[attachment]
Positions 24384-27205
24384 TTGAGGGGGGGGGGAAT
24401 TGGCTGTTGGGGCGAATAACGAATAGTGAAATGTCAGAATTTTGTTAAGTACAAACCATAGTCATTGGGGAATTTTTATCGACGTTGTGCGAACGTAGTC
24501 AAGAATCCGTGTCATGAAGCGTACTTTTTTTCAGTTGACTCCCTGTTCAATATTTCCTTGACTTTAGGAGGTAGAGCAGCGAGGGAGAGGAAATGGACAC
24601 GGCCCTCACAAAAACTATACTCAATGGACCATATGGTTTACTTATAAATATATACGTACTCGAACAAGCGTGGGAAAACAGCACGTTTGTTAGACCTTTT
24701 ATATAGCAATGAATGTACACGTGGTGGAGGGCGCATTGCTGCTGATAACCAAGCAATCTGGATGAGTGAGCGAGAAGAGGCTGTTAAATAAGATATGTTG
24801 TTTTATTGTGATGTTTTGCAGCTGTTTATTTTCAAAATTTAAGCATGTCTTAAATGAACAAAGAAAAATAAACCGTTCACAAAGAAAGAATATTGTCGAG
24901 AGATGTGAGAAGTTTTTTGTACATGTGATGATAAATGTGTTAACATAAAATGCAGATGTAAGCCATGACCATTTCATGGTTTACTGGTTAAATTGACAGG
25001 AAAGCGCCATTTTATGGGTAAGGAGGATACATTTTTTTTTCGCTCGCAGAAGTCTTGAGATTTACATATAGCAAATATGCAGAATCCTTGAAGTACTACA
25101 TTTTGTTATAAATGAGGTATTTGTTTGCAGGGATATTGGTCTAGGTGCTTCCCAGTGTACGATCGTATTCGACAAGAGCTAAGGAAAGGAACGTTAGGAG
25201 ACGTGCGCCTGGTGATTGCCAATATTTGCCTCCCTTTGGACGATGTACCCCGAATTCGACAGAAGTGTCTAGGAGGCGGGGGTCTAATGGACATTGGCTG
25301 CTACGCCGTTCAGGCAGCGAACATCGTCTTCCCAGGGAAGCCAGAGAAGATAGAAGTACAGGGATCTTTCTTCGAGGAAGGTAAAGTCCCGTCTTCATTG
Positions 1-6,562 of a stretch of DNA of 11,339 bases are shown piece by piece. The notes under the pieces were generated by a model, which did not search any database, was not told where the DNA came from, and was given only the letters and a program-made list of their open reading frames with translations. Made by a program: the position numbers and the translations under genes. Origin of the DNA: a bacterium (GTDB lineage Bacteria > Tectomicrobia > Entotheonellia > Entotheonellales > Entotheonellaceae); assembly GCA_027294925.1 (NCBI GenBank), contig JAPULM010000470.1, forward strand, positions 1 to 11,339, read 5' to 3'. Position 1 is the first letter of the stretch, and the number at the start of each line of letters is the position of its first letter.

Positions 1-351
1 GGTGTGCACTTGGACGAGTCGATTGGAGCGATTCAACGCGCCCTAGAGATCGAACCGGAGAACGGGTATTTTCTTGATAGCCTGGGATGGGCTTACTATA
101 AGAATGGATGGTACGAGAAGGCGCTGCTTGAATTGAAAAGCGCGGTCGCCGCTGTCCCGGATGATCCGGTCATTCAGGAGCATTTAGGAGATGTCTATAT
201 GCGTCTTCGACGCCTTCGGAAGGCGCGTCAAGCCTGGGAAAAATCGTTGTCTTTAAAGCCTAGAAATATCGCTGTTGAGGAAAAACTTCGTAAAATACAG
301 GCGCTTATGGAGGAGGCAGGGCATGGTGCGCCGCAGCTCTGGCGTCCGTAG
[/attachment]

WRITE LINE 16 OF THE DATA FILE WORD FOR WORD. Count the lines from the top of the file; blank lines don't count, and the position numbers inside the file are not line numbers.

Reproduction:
101 AGAATGGATGGTACGAGAAGGCGCTGCTTGAATTGAAAAGCGCGGTCGCCGCTGTCCCGGATGATCCGGTCATTCAGGAGCATTTAGGAGATGTCTATAT